Keywords: Adult Work Incentives; Cash Transfers; Consumption; Difference-in-Differences; In-Kind Transfers; Mexico; Poverty Measures; PAL; Randomized design.
    JEL: C21 J22 O12
    Date: 2008–11–01
  28. By: Urdapilleta, Eduardo (The World Bank); Stephanou, Constantinos (The World Bank)
    Abstract: he objective of this paper is to analyze the industry structure of banking services in Brazil in order to shed light on financial performance and its drivers at a disaggregated level. The study illustrates how differences across market segments -- which tend to be averaged out in aggregate analysis -- need to be taken into account when analyzing performance and designing public policy for the banking sector. In particular, retail banking is found to be less sensitive to price competition and to exhibit considerably higher returns than corporate banking. The authors identify and discuss the factors underlying revenues, costs, and risks in each market segment, and conclude with policy implications.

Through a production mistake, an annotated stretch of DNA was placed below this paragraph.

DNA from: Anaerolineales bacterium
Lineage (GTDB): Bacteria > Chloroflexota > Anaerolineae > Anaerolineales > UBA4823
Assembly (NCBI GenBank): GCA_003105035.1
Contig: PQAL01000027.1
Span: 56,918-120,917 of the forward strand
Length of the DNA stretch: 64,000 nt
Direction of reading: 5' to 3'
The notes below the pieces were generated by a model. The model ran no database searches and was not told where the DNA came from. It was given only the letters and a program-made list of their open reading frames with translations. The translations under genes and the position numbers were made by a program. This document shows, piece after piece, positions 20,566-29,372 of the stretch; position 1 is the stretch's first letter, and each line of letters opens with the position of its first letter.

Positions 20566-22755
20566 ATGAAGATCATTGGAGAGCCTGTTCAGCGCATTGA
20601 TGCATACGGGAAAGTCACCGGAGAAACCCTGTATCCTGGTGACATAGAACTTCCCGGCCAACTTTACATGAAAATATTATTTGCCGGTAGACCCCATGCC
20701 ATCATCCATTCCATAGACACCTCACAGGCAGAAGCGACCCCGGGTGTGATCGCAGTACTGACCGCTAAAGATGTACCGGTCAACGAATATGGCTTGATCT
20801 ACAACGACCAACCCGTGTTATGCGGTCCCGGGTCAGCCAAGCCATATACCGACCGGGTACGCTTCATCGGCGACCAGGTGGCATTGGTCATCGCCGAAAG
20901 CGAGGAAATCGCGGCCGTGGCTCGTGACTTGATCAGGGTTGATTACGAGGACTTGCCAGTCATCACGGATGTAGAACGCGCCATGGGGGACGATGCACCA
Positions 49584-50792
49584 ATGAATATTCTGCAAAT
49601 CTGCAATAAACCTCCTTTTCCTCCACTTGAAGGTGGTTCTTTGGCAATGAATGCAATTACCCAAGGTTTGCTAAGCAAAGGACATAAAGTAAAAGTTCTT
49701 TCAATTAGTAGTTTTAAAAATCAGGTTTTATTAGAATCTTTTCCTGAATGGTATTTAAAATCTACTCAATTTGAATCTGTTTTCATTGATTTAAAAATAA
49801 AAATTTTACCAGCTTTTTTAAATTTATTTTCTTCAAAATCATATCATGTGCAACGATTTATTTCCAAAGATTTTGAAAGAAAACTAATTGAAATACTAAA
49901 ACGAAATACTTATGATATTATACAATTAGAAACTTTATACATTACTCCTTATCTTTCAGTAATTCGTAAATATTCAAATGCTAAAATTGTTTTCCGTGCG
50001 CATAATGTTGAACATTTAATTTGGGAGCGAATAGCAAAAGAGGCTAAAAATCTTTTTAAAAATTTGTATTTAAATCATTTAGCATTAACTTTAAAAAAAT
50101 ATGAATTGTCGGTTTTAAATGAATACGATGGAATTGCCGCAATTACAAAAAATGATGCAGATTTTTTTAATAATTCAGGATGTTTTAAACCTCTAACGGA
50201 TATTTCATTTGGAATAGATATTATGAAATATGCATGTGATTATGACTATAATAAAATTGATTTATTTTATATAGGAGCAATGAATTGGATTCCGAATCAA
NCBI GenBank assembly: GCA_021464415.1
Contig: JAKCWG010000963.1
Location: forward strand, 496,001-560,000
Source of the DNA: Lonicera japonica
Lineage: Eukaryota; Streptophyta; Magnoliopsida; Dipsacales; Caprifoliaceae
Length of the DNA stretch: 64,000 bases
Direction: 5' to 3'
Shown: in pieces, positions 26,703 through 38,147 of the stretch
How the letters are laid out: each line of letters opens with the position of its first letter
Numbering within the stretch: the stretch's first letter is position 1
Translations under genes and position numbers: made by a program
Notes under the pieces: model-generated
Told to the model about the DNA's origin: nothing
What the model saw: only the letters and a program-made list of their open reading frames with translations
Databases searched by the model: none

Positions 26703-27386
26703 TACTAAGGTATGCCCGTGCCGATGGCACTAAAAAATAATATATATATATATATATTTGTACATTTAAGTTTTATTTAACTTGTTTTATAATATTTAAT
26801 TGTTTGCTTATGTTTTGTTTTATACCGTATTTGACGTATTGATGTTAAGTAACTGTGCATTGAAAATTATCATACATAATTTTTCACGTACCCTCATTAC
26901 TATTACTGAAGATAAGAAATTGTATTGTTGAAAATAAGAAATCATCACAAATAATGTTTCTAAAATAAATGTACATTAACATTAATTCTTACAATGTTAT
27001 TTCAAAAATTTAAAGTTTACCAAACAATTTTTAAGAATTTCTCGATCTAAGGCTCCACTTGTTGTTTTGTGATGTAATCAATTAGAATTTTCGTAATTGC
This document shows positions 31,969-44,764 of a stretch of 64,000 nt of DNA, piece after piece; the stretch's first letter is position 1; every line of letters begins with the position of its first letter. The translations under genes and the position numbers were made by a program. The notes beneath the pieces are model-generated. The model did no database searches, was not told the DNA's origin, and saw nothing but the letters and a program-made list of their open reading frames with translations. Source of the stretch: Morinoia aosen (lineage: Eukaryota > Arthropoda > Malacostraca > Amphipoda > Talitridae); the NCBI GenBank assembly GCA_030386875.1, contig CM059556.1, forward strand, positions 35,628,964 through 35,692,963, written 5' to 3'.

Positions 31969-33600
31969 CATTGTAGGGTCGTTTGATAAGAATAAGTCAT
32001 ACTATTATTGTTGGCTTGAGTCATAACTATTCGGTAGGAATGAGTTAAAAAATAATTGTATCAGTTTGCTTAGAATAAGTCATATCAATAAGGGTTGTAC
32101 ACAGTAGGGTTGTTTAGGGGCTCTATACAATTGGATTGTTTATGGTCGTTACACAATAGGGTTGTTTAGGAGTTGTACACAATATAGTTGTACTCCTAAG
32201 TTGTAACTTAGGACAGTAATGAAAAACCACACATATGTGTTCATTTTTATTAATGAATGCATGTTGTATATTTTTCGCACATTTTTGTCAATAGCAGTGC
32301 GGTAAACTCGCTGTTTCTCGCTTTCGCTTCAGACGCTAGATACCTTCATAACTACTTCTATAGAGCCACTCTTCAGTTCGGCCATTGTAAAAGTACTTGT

Keywords: Brazil; banking; competition; industry structure; performance
    Date: 2009–01–01
  29. By: Schiff, Maurice (The World Bank); Wang, Yanling (Carleton Universit)
    Abstract: The economies of small developing states tend to be more fragile than those of large ones. This paper examines this issue in a dynamic context by focusing on the impact of the brain drain on North-South trade-related technology diffusion and total factor productivity growth in small and large states in the South. There are three main findings. First, productivity growth increases with North-South trade-related technology diffusion and education and the interaction between the two, and decreases with the brain drain. Second, the impact of North-South trade-related technology diffusion, education, and their interaction on productivity growth in small states is more than three times that for large countries, with the negative impact of the brain drain thus more than three times greater in small than in large states. And third, the greater loss in productivity growth in small states has two brain drain-related causes: a substantially greater sensitivity of productivity growth to the brain drain, and brain drain levels that are more than five times greater in small than in large states.
    Keywords: brain drain; technology diffusion; trade; productivity growth
    JEL: F22 J61
    Date: 2009–01–01
  30. By: Milanovic, Branko (The World Bank); Ersado, Lire (The World Bank)